Screenwriting's been on my mind lately and it's not just because I'm right in the middle of writing a couple of things right now. Well, I'm waiting for feedback on one, right in the middle of writing another, but I digress... Screenwriting's been on my mind because I think that a lot of indie filmmakers don't actually give screenwriting the time it duly requires. If you're writing something to enter into a screenwriting contest or you're planning on trying to sell a script on spec, you better have written something that stands out. Right off the bat, what's the concept? Is it a new twist on an old topic? Is it new all together? Is it interesting? Will people care? Then, wrap a story around the concept... Are the characters interesting? Do they have motivation? What's the goal? What's driving them to that goal? You have to keep asking yourself these questions through every step and every stage. If it fails on any of them, rework it and fix it. If you can't rework it or fix it. Sorry, throw it out and start from scratch. Why? Because if you don't, it'll get thrown out anyhow. You won't win that contest. Your spec script won't sell. Now, you're nodding your head, thinking... yeah, I get it. I'm a screenwriter, I do all that. What's your point? Well, my point isn't necessarily for you. I'm talking to you indie filmmakers that write a script with intent to shoot it yourself. A lot of you guys tend to worry more about the filmmaking process than the screenwriting process and guess what happens when you negate that whole rigorous screenwriting process? Your films sucks.
I'm not going to tell you what makes a good story, how to write a script that will sell or what elements need to be in your screenplay. If I knew the answers to any of those questions, I'd have won a few contests, sold a few screenplays and I'd be drunk, writing this post from the patio of my home in the hills. I'm not there yet, but when I am... I'll be sure to go back and edit this post. Now, what I am telling you is that you need to go through the proper screenwriting process, even if you're making a micro-budget indie in your backyard for pocket change. I've seen way too many indie films where the killer is a cardboard cutout from a thousand other indie films or the characters are dull and lack any originality, there's no twists or turns, there's no sense of why things are even happening or it's just a rehash of some other film. Look, I understand that filmmaking itself is a bitch. Personally, I find it WAY more arduous than the writing process. That's goes without mentioning having to come up with make-up, effects, props and sets... then there's the editing process, which, for the record, I actually really enjoy. My point is, they're all difficult. They all take time. However, all that hard work in post and on set will be lost if you just fluff over your script. You need to write a good script. Otherwise, regardless of how talented you are in the actual filmmaking process, your film is going to blow. So, please, please, please... for the sake of indie horror, really drag yourself over the coals when it comes to the screenwriting process. You need to have that foundation if your film is going to do anything.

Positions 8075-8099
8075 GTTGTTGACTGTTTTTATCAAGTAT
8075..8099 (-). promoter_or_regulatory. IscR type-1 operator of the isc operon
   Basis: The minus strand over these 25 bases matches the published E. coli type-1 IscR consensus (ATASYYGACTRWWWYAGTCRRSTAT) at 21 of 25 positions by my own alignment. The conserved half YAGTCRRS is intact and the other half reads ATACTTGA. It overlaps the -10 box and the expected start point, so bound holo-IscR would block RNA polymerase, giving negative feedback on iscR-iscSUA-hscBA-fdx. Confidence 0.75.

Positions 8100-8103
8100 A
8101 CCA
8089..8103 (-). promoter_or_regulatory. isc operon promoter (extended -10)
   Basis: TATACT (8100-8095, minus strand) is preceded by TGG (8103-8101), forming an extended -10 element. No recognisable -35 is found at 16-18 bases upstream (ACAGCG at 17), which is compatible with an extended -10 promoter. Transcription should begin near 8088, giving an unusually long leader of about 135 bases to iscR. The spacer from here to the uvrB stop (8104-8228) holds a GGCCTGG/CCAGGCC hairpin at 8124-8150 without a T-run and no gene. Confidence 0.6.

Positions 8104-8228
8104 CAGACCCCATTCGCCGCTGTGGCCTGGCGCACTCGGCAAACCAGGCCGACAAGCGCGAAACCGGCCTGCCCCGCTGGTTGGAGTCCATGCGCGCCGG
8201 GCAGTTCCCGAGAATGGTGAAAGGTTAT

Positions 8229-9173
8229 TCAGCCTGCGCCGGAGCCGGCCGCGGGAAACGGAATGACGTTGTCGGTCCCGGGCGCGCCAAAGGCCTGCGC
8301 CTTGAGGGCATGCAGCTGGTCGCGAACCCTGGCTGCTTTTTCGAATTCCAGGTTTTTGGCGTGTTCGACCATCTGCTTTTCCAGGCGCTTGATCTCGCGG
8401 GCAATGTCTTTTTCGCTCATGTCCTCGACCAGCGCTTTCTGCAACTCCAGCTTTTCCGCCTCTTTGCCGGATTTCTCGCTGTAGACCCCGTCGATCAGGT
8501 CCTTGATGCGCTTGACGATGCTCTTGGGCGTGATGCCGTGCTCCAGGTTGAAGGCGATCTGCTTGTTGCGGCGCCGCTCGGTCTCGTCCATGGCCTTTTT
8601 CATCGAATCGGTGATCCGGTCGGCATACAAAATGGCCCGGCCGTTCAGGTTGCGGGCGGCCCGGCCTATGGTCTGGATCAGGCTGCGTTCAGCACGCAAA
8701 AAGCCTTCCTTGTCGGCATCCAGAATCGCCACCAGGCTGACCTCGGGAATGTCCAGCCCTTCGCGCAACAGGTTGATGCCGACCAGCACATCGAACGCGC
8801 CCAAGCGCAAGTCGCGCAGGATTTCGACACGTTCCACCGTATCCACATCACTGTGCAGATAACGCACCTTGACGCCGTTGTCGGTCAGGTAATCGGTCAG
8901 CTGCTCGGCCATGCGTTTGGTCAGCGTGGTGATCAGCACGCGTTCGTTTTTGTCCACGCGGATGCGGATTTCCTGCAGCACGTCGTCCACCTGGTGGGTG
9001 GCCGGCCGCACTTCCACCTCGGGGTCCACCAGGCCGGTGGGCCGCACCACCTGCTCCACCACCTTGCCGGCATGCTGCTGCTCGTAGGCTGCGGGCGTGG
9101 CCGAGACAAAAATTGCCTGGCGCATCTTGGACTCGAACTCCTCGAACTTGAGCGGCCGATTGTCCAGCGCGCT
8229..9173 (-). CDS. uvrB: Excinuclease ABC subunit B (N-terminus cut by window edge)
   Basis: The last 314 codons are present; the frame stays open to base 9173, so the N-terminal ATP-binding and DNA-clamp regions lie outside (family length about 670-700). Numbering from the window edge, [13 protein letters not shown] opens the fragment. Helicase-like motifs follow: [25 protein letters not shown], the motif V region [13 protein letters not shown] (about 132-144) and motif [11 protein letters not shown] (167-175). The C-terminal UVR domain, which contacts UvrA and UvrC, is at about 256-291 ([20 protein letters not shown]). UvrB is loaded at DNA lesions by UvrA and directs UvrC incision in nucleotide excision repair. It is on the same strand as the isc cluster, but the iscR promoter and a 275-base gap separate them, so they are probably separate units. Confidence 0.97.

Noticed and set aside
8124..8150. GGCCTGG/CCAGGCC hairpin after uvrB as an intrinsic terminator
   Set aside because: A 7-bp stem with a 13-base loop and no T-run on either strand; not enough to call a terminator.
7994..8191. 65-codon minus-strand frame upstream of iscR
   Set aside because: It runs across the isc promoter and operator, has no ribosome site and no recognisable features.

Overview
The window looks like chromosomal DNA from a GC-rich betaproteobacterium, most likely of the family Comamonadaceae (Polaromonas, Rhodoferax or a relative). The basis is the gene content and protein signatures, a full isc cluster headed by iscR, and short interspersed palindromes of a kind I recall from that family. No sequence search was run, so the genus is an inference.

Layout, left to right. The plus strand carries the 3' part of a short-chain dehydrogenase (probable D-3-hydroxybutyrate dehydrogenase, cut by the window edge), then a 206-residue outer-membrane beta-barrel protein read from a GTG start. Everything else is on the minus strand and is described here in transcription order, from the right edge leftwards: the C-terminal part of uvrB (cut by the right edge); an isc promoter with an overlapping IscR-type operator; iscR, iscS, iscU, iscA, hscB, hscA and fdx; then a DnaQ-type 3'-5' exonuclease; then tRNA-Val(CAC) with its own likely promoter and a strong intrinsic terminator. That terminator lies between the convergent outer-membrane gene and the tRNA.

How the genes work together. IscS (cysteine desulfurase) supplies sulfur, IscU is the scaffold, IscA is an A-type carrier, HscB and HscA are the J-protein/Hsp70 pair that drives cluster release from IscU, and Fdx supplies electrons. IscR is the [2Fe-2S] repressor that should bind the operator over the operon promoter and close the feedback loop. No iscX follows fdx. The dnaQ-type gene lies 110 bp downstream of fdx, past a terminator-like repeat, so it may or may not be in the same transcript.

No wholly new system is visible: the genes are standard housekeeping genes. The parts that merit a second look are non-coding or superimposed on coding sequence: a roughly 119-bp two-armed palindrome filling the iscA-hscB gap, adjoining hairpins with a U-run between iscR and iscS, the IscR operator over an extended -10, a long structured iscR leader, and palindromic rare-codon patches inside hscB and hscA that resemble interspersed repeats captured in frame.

Now, the best part about the world we live in today is that information is everywhere. Bless this internet thing... That's not to take away from books, I have lots of books on screenwriting and there's a few that I would definitely recommend: "The Screenwriter's Workbook" by Syd Field and "Screenwriting: The Art, Craft, and Business of Film and Television Writing" by Richard Walter both come to mind as 'must reads'. I just dug up "How Not to Write a Screenplay: 101 Common Mistakes Most Screenwriters Make" by Denny Martin Flinn and, I've gotta say, it's pretty good. However, that's not my point. My point is, even if you don't want to buy books, there's lots of websites and podcasts that you can listen to that are free. My favorite website is "The Business of Show Institute", sign up for their newsletter and you'll get lots of free advice and all that. Also, even though it hasn't been updated in over a year, there's a podcast called "Sam and Jim Go To Hollywood" and there's lots of good stuff in there.
I know there's lots of information out there and I'm always looking for new sites, books, podcasts, etc... so, if you know of any on the art of screenwriting, please post a comment. Now, gotta get back to writing...